The Coronavirus Aid, Relief, and Economic Security (CARES) Act
The federal government approved a $2 trillion coronavirus response bill intended to speed relief across the American economy. The Coronavirus Aid, Relief, and Economic Security (CARES) Act is the third aid package from Congress and is meant to keep businesses and individuals afloat during an unprecedented freeze on our economy. Below is a summary of the CARES Act’s small business provisions and loan programs, which the Small Business Administration (SBA) is overseeing.
The Paycheck Protection Program is a loan designed to provide a direct incentive for small businesses to keep their workers on the payroll. SBA will forgive loans if all employees are kept on the payroll for eight weeks and the money is used for payroll, rent, mortgage interest, or utilities. The Paycheck Protection Program provides a loan of up to $10 million and is available through June 30, 2020. This program is open until June 30, 2020 but it is advised borrowers apply as soon as possible given the loan cap on the program.
This program will provide immediate relief to small businesses with non-disaster SBA loans, in particular 7(a), 504, and microloans. Under it, SBA will cover all loan payments on these SBA loans, including principal, interest, and fees, prior to September 27, 2020. This relief will also be available to new borrowers who take out loans prior to September 27, 2020.
The Economic Injury Disaster Loan (EIDL) provides vital economic support to small businesses to help overcome the temporary loss of revenue. Eligible businesses can receive up to a $2 million loan under this program. These loans provide an emergency advance of up to $10,000 to small businesses and private non-profits harmed by coronavirus within three days of applying for a SBA EIDL. To access the advance, you must first apply for an EIDL and then request the advance. The advance does not need to be repaid under any circumstance, and may be used to keep employees on payroll, to pay for sick leave, meet increased production costs due to supply chain disruptions, or pay business obligations, including debts, rent and mortgage payments.
Under the Families First Coronavirus Response Act (FFCRA), employers with fewer than 500 employees are eligible for refundable tax credits for the cost of providing paid sick and family leave wages to employees for COVID-19 related leave.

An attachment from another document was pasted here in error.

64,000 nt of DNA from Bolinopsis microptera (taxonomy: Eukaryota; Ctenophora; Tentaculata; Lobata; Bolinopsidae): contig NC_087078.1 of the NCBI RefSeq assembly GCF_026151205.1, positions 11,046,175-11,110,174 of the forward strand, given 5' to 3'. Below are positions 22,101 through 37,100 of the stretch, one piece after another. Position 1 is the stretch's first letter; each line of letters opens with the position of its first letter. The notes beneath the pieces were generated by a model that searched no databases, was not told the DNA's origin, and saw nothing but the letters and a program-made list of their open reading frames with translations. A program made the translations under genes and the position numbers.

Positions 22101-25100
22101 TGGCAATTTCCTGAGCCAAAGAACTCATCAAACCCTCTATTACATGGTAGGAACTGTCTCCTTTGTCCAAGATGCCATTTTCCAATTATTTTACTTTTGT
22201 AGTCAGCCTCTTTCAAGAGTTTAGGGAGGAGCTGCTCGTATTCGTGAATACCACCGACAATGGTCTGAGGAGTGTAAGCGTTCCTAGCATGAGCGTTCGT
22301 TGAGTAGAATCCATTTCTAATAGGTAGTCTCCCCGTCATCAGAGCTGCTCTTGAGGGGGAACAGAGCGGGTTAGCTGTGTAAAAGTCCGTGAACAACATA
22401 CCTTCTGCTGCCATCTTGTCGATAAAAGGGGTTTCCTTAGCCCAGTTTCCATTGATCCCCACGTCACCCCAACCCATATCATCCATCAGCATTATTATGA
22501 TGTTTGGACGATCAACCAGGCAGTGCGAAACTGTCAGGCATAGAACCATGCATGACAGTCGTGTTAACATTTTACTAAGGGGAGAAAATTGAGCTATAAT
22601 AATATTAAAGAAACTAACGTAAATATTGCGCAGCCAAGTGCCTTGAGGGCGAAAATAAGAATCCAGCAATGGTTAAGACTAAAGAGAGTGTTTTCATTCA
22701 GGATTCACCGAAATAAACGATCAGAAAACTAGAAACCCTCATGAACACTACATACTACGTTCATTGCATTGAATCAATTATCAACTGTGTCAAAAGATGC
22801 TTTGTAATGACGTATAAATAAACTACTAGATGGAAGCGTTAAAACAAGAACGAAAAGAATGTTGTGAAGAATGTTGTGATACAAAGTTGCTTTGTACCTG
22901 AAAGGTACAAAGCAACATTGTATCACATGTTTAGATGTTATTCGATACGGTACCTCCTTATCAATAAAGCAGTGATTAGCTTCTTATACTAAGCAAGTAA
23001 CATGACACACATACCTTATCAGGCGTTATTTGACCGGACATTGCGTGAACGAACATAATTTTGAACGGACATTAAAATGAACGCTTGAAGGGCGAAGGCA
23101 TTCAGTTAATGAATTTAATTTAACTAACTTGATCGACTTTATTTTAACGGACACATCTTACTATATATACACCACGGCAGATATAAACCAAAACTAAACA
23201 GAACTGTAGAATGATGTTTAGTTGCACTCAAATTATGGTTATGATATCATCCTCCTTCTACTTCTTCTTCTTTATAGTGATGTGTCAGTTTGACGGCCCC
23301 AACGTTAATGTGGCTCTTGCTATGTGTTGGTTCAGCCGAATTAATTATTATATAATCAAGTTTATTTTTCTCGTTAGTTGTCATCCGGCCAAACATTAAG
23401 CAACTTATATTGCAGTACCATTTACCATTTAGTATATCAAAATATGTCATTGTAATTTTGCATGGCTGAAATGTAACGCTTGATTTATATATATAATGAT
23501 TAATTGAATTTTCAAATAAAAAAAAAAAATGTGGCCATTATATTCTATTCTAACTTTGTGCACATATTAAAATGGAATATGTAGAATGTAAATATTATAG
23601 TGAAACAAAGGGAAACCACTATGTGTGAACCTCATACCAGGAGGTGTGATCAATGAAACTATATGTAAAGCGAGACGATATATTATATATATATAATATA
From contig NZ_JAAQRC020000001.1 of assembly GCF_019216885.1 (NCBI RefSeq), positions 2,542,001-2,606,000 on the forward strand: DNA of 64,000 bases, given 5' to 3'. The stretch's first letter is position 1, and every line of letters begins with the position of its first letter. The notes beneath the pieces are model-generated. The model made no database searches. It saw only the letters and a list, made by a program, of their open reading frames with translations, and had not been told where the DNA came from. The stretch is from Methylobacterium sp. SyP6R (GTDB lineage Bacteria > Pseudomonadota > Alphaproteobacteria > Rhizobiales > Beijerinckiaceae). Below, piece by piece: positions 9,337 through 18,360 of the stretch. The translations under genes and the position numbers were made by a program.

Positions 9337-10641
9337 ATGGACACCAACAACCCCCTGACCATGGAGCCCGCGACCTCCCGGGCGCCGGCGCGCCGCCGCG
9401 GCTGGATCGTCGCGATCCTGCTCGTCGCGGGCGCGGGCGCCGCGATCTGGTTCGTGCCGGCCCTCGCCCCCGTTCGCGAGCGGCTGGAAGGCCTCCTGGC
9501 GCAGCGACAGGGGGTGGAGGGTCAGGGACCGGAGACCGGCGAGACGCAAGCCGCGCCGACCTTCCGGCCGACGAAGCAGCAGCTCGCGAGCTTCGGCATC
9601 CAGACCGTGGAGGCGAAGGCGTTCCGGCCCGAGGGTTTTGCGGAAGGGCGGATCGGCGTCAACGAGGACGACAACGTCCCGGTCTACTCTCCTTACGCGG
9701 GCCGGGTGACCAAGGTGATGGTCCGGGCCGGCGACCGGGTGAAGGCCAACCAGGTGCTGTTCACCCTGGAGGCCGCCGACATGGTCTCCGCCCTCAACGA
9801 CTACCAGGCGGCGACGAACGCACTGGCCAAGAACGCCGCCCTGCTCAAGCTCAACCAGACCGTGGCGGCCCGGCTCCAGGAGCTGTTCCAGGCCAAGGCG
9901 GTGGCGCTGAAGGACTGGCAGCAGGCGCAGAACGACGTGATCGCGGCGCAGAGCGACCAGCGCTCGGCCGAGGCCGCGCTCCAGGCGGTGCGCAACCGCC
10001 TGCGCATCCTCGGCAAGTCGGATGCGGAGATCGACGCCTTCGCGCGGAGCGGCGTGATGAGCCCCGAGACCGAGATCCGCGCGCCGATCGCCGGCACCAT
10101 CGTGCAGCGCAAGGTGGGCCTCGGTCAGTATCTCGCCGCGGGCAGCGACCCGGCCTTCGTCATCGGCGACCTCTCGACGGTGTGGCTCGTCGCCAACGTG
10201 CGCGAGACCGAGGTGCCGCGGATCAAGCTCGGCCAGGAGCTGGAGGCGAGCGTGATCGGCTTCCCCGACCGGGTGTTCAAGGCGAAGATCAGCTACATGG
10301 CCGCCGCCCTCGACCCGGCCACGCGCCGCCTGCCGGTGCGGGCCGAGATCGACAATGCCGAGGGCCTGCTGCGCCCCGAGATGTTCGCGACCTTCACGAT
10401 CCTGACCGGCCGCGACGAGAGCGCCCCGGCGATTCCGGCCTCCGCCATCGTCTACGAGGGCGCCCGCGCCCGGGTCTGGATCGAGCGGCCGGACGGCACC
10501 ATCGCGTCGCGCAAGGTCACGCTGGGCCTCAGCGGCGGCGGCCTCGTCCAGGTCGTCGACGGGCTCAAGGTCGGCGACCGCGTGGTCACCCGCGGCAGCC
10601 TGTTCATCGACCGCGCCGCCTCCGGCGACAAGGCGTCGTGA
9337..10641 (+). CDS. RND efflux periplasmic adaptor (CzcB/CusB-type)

Local Initiatives Support Corporation (LISC) is providing 15 $5,000 grants to small businesses, to help them keep functioning and remain vital facets of their local economies through this challenging period. Congress and is meant to keep businesses and individuals afloat during an unprecedented freeze on our economy. Below is a summary of the CARES Act’s small business provisions and loan programs, which the Small Business Administration (SBA) is overseeing.
their employer has reduced hours or shut down operations due to COVID-19
their child’s school is closed and they have no other care options
California Department of Tax and Fee Administration
The California Department of Tax and Fee Administration (CDTFA) announced all small businesses have an additional three months to file returns and pay taxes administered by the department. All businesses have an extra 60 days to file refund claims or appeal a CDTFA decision to the Office of Tax Appeals. CDTFA is providing a three-month extension for a tax return or tax payment to any businesses filing a return for less than $1 million in tax.
Employment Development Department
The California Employment Development Department is offering businesses directly affected by coronavirus up to a 60-day extension to file their state payroll reports and deposit state payroll taxes without penalty or interest, upon request. When you file, you must include the impact of coronavirus in your written request for the extension. Your request must be received within 60 days from the original past-due date of the payment or return.
Disaster Relief Loan Guarantee Program
California’s Infrastructure and Economic Development Bank (IBank) is issuing loan guarantees of up to 95% of the loan through its partner Financial Development Corporations. This program will help lenders and small businesses by providing loan guarantees of up to $1 million for small business borrowers in declared disaster areas. Eligible small business applicants must be located in California with 1- 750 employees.
California IBank is offering loans from $500 to $10,000 to low wealth entrepreneurs with a business located in the declared disaster and emergency areas. This loan has a term of up to 5 years and funds can be used for start-up costs, property, machinery or equipment, inventory, and tenant improvements.
CDC Small Business Finance is offering working capital emergency loans from $20,000 to $150,000 for California businesses. These loans can be used to cover payroll, rent or mortgage, utilities, insurance and more. This loan will accrue interest for the first six months only and has a variable rate of 2.75-6%. Applicants will hear if they are approved for this loan in 48 hours.